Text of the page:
Heresy has a vast history in Christianity, and its meaning varies in accordance with the time period and the place it originates. For example, in the West, heresy in Christianity refers to beliefs that were seen as offensive or an abomination by the ecumenical councils of the Catholic Church. That is, anything considered anathema by the Church was heretical. But, in the East, heresy takes on more of an eclectic meaning and can be about anything opposed to the Church. The word ‘heresy’ was used for the first time in a legal context in around 380 AD by the Edict of Thessalonica of Theodosius I. This proclamation made Christianity the state church of the Roman Empire. Before this, the institution of the Church did not have any state sanctified support by any legal system to counter heresies formally. Now the Church had the power and authority to punish heretics and even give death sentences to them. The first Christian heretic executed by the Church was a wealthy nobleman of Roman Hispania called Priscillian.

He was convicted in 386 AD on charges of sorcery by Roman secular officials and condemned to death along with some of his followers.

In European history, a famous case of heresy is that of the Italian astronomer, physicist, and polymath Galileo Galilei. He was prosecuted for propounding heliocentrism – the astronomical model which stated that the Earth, along with the other planets, revolves around the Sun and that the Sun, instead of the Earth, which was the accepted belief of the Church and the Holy Scriptures, is at the center of the universe. The Roman Catholic Inquisition tried him in 1633. The Roman Catholic Inquisition was a system of tribunals developed by the Holy See of the Roman Catholic Church in the latter half of the 16th century and was responsible for prosecuting individuals accused of supporting heretical beliefs.

Heresy in Other Religions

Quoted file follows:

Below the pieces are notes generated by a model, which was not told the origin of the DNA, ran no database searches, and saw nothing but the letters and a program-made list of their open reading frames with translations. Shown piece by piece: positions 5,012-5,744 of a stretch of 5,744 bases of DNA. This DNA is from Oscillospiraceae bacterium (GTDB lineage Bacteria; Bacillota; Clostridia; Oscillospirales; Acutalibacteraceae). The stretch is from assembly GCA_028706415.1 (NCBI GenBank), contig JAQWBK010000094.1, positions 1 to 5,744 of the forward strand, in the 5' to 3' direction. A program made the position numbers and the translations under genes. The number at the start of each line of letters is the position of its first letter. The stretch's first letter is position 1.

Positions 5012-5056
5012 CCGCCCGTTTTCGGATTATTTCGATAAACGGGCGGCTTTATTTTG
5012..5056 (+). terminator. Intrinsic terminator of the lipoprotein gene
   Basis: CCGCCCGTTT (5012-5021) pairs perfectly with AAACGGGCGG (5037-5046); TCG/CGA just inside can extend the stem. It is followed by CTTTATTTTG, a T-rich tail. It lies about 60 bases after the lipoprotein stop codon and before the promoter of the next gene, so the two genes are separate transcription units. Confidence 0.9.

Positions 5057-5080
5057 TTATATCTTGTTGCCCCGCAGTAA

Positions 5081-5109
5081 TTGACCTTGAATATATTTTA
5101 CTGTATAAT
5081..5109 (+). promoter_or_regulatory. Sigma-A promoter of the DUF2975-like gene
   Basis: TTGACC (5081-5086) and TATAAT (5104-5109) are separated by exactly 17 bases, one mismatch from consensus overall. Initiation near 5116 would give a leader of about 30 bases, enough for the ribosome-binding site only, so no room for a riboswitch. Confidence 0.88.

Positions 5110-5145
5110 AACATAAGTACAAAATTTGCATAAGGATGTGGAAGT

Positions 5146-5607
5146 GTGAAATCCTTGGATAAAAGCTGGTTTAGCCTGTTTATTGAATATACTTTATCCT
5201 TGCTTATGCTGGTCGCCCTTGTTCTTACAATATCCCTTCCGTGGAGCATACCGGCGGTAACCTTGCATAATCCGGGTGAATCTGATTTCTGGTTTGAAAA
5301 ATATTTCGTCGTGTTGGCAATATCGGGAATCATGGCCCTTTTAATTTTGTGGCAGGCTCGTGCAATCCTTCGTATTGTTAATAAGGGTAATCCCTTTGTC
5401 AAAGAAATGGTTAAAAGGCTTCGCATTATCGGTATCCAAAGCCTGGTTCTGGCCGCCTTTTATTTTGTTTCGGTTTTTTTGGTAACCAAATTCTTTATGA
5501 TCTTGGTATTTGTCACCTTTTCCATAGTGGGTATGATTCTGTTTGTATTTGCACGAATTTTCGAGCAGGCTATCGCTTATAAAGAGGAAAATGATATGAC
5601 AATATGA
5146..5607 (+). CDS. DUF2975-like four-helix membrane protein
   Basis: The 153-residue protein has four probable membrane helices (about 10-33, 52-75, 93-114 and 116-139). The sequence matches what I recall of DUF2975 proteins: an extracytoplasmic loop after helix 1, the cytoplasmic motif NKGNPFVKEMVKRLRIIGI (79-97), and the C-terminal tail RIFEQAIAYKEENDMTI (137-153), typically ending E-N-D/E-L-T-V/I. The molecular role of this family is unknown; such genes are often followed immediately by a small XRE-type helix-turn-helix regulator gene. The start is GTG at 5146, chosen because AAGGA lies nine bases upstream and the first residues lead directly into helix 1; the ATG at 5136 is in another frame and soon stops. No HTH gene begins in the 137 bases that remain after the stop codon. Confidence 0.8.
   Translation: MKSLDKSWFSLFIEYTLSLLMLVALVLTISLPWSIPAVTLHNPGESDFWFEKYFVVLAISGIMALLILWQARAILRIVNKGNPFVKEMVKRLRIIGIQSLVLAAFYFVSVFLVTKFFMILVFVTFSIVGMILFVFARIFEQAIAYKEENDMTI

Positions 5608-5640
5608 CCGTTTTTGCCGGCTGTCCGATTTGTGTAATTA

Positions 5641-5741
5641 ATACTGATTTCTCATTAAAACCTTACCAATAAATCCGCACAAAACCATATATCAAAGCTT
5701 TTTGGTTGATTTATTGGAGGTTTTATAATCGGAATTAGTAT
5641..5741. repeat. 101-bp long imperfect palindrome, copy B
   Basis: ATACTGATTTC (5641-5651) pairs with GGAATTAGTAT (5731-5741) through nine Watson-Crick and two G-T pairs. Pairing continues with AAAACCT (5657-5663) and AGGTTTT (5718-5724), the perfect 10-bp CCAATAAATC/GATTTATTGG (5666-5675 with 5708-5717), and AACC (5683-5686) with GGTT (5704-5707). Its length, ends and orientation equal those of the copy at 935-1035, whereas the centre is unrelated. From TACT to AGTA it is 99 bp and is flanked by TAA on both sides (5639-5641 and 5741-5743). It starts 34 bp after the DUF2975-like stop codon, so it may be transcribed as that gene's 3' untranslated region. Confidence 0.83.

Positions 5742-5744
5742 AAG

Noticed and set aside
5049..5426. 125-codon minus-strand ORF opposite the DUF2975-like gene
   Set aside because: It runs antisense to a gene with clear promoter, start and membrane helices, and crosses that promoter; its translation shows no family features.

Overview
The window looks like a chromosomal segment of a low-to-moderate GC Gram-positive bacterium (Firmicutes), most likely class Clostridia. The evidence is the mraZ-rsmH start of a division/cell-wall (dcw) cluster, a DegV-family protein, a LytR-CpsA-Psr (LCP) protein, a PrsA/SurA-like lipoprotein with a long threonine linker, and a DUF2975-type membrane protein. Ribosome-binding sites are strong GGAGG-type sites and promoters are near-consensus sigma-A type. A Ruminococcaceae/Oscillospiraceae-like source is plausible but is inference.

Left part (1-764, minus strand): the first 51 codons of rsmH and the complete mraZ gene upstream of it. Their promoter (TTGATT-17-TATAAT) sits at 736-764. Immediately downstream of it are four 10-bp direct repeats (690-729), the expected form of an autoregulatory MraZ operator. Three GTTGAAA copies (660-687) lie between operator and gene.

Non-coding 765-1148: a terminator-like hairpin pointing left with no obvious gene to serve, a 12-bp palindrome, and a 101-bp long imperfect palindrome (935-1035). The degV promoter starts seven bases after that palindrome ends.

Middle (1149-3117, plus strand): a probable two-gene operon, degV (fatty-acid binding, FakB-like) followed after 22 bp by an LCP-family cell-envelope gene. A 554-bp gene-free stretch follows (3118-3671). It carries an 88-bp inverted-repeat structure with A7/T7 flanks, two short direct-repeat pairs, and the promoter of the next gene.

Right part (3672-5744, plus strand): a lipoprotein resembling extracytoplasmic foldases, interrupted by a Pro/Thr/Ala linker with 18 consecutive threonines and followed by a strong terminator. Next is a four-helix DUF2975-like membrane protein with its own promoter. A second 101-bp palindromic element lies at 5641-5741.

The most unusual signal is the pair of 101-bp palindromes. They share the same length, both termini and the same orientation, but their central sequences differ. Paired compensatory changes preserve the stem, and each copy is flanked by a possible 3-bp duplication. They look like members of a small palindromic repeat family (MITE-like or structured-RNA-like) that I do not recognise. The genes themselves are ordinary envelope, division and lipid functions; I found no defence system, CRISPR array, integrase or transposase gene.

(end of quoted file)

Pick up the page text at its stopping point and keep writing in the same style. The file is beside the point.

Heresy in Judaism refers to any belief that contradicts the traditional Rabbinic Judaism doctrines and the thoughts and opinions practiced in the Jewish religious law called halakha. Orthodox Jewish sects believe that any Jewish person who deviates from the traditional Jewish principles of faith is a heretic. Judaism has various statements in its doctrines and tracts outlining laws about heretics, the punishment to be meted out to them, and how the community should deal with these dissidents. Formalized history of heresy in Islam began in the Medieval Age. Heretics or those who saw Islam as the enemy were called zindiqs and were punished with death. Zindiq or Zanadiqa initially referred to the heresy of Manichaeism. In modern usage, it refers to any individual or community which is not loyal to the core Islamic tenets. Generally, the Sunni sect of Islam considers the Shias heretics, particularly in Indonesia, Turkey and Saudi Arabia. In contemporary times, some nations and regions still punish heresy with death. A famous case is that of the author Salman Rushdie. The Iranian government issued a fatwa against him in 1989 for his heretical views in his book The Satanic Verses.

Heresy outside religion

In the context of religion, heresy is considered derogatory and defamatory. But outside religion, heresy may refer to any innovation or idea which deviates from the status quo. Such an instance of heresy may arise in any field of knowledge. It may even be seen as a positive emergence. The scientist and science fiction author Isaac Asimov delineated heresy as an abstraction and mentioned various categories of heresies like political, socioeconomic, and scientific heresy. An example of scientific heresy, as given by the palaeontologist Robert T. Bakker is the dogmatic view of the existence of dinosaurs. Heresy is not limited just to science. The term is also used in political theory and praxis. An orthodox political opinion can be seen as heretical. Sometimes, the word is used in a tongue-in-cheek fashion like a metaphor. Whatever the context, in its primary sense, heresy refers to anything different from the acceptable mainstream culture and tradition.